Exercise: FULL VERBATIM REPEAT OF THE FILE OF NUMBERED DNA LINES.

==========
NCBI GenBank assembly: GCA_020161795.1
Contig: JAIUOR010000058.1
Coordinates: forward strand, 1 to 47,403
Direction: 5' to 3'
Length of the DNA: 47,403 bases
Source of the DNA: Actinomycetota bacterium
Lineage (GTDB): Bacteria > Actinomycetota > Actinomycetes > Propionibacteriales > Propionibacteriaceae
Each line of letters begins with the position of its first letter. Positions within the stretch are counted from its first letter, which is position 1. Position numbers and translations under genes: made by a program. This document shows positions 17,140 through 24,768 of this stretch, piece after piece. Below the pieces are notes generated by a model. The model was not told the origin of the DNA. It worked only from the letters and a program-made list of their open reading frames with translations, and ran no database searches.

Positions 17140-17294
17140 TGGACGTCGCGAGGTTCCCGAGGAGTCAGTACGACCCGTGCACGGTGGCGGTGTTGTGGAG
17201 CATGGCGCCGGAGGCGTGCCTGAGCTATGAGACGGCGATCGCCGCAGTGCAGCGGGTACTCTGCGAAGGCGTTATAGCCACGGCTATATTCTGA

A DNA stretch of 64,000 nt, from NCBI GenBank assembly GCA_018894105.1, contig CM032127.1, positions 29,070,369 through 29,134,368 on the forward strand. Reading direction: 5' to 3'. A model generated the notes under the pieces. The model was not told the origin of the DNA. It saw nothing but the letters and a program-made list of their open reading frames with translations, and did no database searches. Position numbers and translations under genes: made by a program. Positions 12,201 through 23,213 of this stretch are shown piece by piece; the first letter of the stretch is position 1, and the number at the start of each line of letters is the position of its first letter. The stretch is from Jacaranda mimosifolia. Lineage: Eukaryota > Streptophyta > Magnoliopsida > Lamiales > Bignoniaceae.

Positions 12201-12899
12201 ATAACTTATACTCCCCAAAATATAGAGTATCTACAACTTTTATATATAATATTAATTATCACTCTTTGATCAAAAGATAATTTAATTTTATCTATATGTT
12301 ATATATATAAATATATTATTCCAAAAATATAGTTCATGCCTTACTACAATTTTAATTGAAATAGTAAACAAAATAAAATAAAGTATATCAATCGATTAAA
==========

NCBI GenBank assembly: GCA_020161795.1
Contig: JAIUOR010000058.1
Coordinates: forward strand, 1 to 47,403
Direction: 5' to 3'
Length of the DNA: 47,403 bases
Source of the DNA: Actinomycetota bacterium
Lineage (GTDB): Bacteria > Actinomycetota > Actinomycetes > Propionibacteriales > Propionibacteriaceae
Each line of letters begins with the position of its first letter. Positions within the stretch are counted from its first letter, which is position 1. Position numbers and translations under genes: made by a program. This document shows positions 17,140 through 24,768 of this stretch, piece after piece. Below the pieces are notes generated by a model. The model was not told the origin of the DNA. It worked only from the letters and a program-made list of their open reading frames with translations, and ran no database searches.

Positions 17140-17294
17140 TGGACGTCGCGAGGTTCCCGAGGAGTCAGTACGACCCGTGCACGGTGGCGGTGTTGTGGAG
17201 CATGGCGCCGGAGGCGTGCCTGAGCTATGAGACGGCGATCGCCGCAGTGCAGCGGGTACTCTGCGAAGGCGTTATAGCCACGGCTATATTCTGA

A DNA stretch of 64,000 nt, from NCBI GenBank assembly GCA_018894105.1, contig CM032127.1, positions 29,070,369 through 29,134,368 on the forward strand. Reading direction: 5' to 3'. A model generated the notes under the pieces. The model was not told the origin of the DNA. It saw nothing but the letters and a program-made list of their open reading frames with translations, and did no database searches. Position numbers and translations under genes: made by a program. Positions 12,201 through 23,213 of this stretch are shown piece by piece; the first letter of the stretch is position 1, and the number at the start of each line of letters is the position of its first letter. The stretch is from Jacaranda mimosifolia. Lineage: Eukaryota > Streptophyta > Magnoliopsida > Lamiales > Bignoniaceae.

Positions 12201-12899
12201 ATAACTTATACTCCCCAAAATATAGAGTATCTACAACTTTTATATATAATATTAATTATCACTCTTTGATCAAAAGATAATTTAATTTTATCTATATGTT
12301 ATATATATAAATATATTATTCCAAAAATATAGTTCATGCCTTACTACAATTTTAATTGAAATAGTAAACAAAATAAAATAAAGTATATCAATCGATTAAA